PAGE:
Quick and delicious, with a side of chips.

With a lemony tang, a buttery taste and a splash of caper saltiness, the piccata preperation complements light, white fish to a T.

By the time April rolls around, I’m ready to quit eating heavy cool-weather seafood like fried fish, shrimp and oysters and am interested in lighter fare. And what better way to impress your family and friends is there than the simple Italian-American dish of fish piccata? Traditionally, this dish is made with thinly sliced and pounded-flat veal, but any delicate fish like seatrout, flounder or sheepshead are perfect choices in your Sportsman’s Kitchen.

Yes, the fish in this recipe is fried, but I prefer using the word sautéed to clarify that it’s not battered and boiled in oil, but lightly crisped in just a small amount of butter and olive oil, using only a very light dusting of flour. Then, it’s served with a pan sauce of lemon juice, dry white wine and capers. If you’ve not yet tasted capers, this is the perfect recipe to learn about these small pickled berries from the Capparis spinosa bush native to rugged Mediterranean countries. They’re spicy and tangy, but not so much as to cover up the flavor of the fish.

Keep your meal on the light side with a side of crispy homemade potato chips and some light white or blush wine, remembering that springtime is the time to lighten up! FS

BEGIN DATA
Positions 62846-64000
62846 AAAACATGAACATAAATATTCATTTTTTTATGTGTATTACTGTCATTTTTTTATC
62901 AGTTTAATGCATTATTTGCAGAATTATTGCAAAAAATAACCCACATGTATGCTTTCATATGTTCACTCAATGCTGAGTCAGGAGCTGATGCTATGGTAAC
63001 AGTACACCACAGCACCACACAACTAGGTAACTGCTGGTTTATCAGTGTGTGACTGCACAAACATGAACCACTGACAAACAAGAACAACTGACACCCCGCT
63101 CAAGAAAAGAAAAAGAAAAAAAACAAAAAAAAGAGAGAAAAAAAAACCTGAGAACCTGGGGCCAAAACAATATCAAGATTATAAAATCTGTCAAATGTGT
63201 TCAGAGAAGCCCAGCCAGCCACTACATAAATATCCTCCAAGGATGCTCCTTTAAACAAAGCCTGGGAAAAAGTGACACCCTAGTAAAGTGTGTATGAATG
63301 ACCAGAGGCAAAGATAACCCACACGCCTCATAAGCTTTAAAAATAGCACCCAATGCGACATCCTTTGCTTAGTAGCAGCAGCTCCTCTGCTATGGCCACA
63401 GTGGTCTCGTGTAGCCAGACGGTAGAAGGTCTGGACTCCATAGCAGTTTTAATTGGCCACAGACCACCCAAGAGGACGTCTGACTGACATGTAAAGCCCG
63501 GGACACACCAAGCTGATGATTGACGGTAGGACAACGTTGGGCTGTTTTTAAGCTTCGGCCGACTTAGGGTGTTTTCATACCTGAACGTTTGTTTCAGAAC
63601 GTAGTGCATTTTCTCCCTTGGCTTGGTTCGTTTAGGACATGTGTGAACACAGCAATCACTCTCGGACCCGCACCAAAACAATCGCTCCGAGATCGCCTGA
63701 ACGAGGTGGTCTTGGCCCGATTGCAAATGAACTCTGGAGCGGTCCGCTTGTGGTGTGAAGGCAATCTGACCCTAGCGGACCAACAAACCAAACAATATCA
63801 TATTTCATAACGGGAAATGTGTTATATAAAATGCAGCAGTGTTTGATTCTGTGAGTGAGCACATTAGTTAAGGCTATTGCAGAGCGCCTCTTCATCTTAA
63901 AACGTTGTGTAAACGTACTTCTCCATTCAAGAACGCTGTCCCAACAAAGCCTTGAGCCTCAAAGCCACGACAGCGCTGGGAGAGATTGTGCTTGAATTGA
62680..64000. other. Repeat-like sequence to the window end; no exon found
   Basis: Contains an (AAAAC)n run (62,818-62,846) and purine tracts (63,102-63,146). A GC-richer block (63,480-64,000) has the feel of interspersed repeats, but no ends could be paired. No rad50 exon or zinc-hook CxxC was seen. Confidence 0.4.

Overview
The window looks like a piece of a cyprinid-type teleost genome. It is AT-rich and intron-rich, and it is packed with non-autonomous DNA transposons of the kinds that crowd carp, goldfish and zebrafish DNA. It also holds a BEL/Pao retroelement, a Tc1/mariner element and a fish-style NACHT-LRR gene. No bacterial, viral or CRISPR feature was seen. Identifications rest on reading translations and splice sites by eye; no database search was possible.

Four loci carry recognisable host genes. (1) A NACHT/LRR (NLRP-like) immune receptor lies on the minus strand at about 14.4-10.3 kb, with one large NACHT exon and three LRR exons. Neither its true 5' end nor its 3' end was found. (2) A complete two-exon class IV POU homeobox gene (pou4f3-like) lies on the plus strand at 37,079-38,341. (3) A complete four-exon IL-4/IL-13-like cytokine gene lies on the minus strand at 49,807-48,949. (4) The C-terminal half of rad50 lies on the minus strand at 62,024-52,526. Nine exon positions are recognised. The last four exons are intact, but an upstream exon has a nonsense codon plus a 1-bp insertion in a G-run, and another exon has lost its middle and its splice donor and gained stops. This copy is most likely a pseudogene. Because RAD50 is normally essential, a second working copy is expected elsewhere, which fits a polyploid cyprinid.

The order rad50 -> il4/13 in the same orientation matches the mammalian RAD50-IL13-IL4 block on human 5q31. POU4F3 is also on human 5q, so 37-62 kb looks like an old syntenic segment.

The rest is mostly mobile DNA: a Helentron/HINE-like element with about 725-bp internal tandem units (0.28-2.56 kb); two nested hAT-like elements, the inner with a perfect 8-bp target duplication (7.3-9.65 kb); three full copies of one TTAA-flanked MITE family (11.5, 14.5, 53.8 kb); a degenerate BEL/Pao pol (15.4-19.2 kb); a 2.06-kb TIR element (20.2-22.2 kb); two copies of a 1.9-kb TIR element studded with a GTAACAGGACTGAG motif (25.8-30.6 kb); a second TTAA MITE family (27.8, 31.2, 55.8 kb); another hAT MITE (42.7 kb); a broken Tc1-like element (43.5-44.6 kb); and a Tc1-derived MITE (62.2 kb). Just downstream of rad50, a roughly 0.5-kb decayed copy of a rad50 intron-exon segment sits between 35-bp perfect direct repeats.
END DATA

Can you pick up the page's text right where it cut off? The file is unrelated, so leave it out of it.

Piscine Piccata

2 fish fillets
1 tbsp. olive oil
3 tbsp. butter
Flour as needed for dusting
1 tbsp. lemon juice
1⁄4 cup dry white wine
1 tbsp. capers
Chopped parsley for garnish

Heat a large skillet over medium-high heat. Once hot, add the olive oil and 2 tablespoons of the butter. Season the fillets with salt and pepper and dust lightly with the flour. Once the butter foams and begins to brown, add the fish fillets, turn the heat to high, and brown well, turning once, 4 to 5 minutes total.

Remove the fillets to a warm resting place, and add the wine to the pan. Scrape up the browned bits and add the lemon juice along with the capers. Reduce for half a minute, then add the last tablespoon of butter. Check for seasoning and acidity, then return the fillets to the sauce to warm. Sprinkle with parsley and serve. (Serves 2)

Homemade Potato Chips

There are a couple of tricks regarding the successful preparation of homemade potato chips. First, use a mandolin slicer or very sharp fillet knife to make very thin, even slices. Second, dry the chips thoroughly before frying in hot, 375 degree, canola or peanut oil. And finally, don’t overcrowd the pan—cook just a few slices at a time, drain them on paper towels, and season with sea salt and coarsely ground black pepper.

First published Florida Sportsman April 2014

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